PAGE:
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About the Speech:   Today, Asia stands at a crossroads, amid multilateral trade negotiations, integration initiatives such as the Eurasian Union, the establishment of new development institutions such as the AIIB, and a shifting balance of regional economic power. In this seminar, three speakers will provide the Japanese perspectives on regional relations, focusing particularly on the increasingly dominant role of China, with particular reference to its One Belt One Road initiative, the Russian energy pivot towards Asia, and the importance of the US-Japan alliance in an increasingly complex security landscape.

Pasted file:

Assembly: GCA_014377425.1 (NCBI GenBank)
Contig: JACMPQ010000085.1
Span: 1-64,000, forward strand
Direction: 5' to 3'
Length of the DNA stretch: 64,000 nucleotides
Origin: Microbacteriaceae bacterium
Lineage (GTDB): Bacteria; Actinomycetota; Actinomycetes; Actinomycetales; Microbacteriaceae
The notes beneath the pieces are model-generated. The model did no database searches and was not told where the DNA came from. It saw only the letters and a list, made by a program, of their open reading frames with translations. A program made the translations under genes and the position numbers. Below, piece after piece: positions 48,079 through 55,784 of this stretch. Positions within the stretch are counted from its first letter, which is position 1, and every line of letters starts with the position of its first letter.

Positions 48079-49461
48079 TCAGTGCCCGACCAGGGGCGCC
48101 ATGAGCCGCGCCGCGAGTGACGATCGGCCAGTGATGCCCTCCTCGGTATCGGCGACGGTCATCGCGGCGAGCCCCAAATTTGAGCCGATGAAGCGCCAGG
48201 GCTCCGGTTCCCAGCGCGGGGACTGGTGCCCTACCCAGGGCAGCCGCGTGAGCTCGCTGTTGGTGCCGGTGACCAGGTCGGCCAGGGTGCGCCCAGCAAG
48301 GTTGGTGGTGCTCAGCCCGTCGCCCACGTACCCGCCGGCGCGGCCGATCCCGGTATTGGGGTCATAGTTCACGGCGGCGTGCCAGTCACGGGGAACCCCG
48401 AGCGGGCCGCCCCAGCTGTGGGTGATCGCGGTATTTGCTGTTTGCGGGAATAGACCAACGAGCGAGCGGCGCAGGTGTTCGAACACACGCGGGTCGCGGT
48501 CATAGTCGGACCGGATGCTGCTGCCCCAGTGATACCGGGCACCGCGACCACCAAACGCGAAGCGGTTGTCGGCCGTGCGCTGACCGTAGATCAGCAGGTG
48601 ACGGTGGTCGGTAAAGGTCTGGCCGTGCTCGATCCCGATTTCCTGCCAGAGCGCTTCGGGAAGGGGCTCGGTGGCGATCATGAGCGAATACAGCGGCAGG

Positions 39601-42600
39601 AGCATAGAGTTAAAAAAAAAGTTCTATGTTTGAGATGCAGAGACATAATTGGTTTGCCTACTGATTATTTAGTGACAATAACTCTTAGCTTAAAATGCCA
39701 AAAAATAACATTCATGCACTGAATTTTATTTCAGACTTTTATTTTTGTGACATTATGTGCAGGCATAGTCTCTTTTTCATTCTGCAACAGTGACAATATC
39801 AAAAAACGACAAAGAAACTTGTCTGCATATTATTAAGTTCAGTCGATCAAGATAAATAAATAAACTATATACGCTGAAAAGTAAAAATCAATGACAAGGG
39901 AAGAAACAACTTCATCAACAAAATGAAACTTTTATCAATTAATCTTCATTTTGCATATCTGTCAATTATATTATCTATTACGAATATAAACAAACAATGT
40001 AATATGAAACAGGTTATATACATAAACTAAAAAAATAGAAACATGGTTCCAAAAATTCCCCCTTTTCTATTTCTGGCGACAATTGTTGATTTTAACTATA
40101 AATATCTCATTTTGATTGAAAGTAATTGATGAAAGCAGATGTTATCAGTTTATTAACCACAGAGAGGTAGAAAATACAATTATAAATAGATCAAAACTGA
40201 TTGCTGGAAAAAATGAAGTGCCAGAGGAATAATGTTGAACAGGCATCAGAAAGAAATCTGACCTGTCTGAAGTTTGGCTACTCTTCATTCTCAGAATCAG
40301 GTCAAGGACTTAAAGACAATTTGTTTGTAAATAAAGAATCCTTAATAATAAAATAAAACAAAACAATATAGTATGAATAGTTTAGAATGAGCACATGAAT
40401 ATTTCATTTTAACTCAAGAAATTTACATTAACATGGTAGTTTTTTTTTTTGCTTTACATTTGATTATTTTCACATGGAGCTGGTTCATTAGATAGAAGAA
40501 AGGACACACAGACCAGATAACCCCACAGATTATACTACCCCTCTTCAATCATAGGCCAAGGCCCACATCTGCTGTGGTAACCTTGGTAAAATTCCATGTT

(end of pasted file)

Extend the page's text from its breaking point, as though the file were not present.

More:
About the Speakers:   Shino Watanabe is an Associate Professor at the Faculty of Global Studies, Sophia University in Japan. After graduating from the University of Tokyo, she received her M.A. from Tufts University and earned her Ph.D. in Foreign Affairs from the University of Virginia. Professor Watanabe has published widely on China’s foreign aid and overseas infrastructure programmes and more broadly on foreign aid competition in Northeast Asia.   Ayako Kusunoki is an Associate Professor at the International Research Center for Japanese Studies, where she also studied and completed her Ph.D. She has previously worked and taught at Kwansei Gakuin University. Professor Kusunoki has  published widely on Japan’s post-war security policy and on US-Japan relations. Professor Kusonoki has been awarded the Saeki Kiichi Prize from the Japan Association for International Security for her research.   Yuko Adachi is an Associate Professor in the Department of Russian Studies, Sophia University, Tokyo, Japan. She holds a Ph.D. from the School of Slavonic and East European Studies at University College London. Prior to her doctoral studies, she worked at the International Monetary Fund after obtaining an MA in International Relations from the School of Advanced International Studies (SAIS), Johns Hopkins University, USA. Professor Adachi’s main research interests focus on Russia’s corporate governance, the development and growth of large Russian firms, as well as business-government relations in Russia.